Plaintiff, a Japanese corporation, has been brewing sake--a Japanese wine made from fermented rice--on the northern island of Hokkaido since the 1930s. In Japan, its sake is sold under the name "Hokkai Otokoyama," Hokkai being a reference to the island of Hokkaido. Since 1984, plaintiff has imported its sake into the U.S., where it is marketed and sold as "Otokoyama" brand sake. Plaintiff registered the English transliteration of otokoyama and three trademarks of Japanese pictograms comprising otokoyama with the U.S. Trademark Office.

Defendant is a domestic corporation, which imports various brands of sake into the U.S. Defendant's importation and sale of sake under the designation "Mutsu Otokoyama," begun in or around 1997, is the subject of this suit. As noted, plaintiff claims the defendant's use of otokoyama infringes plaintiff's trademark, while defendant claims that because otokoyama is a generic word for a type of sake, it is not eligible for use as a trademark for sake.

In Japanese pictograms, the word otokoyama is comprised of the characters for "man" and "mountain." The parties dispute the meaning and history of the word in relation to sake, but they agree that its use in Japan in relation to sake dates back at least to the Edo period, which began in the seventeenth century. Paintings from the period show samurai warriors drinking from sake barrels displaying the characters for otokoyama. In Japan, between ten and twenty brewers in addition to plaintiff designate sake as "otokoyama," often (like plaintiff) adding a geographical modifier.

Plaintiff has been unsuccessful in its attempts to obtain trademark rights in Japan

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for otokoyama. In 1962 (then doing business under the name Yamazaki Shuzo K.K.) plaintiff sought to register the characters for "Hokkai Otokoyama" as a trademark in Japan. The application was rejected, and in 1966 the Japanese Patent Office ("JPO") affirmed the rejection. The JPO issued a written decision, whose exact translation is disputed, 1 but which apparently signified that the word otokoyama was not eligible for trademark protection because of its longstanding use as a designation for sake by other traders in the industry.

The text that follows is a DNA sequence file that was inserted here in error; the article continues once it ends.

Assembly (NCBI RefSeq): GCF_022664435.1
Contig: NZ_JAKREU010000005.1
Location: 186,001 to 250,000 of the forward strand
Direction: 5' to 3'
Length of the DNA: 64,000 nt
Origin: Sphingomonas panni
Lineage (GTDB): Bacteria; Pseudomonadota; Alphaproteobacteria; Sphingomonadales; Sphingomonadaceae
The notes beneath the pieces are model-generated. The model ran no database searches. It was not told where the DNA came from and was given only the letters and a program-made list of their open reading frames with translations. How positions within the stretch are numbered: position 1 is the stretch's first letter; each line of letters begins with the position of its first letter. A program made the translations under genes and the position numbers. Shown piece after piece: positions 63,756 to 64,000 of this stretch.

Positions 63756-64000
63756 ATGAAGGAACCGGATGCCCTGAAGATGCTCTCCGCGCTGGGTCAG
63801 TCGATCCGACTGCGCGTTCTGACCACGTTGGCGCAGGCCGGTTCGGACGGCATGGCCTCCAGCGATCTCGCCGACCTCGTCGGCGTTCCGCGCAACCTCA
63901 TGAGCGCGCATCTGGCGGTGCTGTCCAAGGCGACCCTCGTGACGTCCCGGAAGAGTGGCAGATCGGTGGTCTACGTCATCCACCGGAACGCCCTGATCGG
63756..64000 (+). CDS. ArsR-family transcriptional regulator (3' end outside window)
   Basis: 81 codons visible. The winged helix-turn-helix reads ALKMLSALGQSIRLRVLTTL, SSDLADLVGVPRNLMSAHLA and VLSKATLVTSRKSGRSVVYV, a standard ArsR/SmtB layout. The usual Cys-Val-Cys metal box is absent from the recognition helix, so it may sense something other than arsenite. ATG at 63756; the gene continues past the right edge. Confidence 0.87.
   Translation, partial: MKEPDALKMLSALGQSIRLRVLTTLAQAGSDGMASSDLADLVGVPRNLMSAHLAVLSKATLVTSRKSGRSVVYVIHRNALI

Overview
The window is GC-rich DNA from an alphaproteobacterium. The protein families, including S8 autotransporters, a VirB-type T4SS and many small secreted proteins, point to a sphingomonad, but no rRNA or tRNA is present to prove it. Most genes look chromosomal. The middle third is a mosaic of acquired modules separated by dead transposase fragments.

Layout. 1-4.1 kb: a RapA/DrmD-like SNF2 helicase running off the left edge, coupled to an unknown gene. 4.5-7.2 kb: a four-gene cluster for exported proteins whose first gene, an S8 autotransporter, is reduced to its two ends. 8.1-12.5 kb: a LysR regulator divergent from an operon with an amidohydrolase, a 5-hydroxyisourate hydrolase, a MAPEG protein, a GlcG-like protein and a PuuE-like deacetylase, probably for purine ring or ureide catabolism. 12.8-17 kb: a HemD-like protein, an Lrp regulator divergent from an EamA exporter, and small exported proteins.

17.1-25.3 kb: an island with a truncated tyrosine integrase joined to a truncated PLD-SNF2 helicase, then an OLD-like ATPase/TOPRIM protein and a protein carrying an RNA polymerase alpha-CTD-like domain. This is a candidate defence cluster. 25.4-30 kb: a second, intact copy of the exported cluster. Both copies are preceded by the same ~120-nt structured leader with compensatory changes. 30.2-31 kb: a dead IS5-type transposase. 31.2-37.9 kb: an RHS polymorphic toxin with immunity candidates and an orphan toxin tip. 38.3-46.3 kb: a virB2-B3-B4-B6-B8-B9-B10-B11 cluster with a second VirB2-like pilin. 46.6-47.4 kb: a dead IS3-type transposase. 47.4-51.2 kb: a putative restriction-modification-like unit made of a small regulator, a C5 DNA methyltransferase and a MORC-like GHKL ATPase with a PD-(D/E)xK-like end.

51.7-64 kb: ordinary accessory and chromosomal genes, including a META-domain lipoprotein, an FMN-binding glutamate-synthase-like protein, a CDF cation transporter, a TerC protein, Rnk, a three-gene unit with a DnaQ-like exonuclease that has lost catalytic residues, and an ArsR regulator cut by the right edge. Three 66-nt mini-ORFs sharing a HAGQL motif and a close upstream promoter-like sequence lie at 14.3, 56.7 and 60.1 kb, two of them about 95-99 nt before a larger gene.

In 1984, plaintiff became the first company to market sake labelled otokoyama in the United States. Two years later, plaintiff petitioned the United States Patent and Trademark Office ("USPTO") to register the Kanji characters for otokoyama. In processing plaintiff's application, the USPTO asked plaintiff to provide an English translation of the characters. Plaintiff responded with a sworn statement that "to applicant's knowledge, the mark is an arbitrary, fanciful term. Accordingly, the mark cannot be translated." The USPTO granted plaintiff's request to register the mark in 1988.

Between 1992 and 1995, plaintiff sought and obtained U.S. registrations for three other otokoyama trademarks: one each for the Katakana and Hiragana 2 characters for otokoyama, and one for the English transliteration. Again the USPTO asked for English translations, to which plaintiff again responded in sworn declarations that otokoyama is "an arbitrary, fanciful" term that "has no meaning and cannot be translated."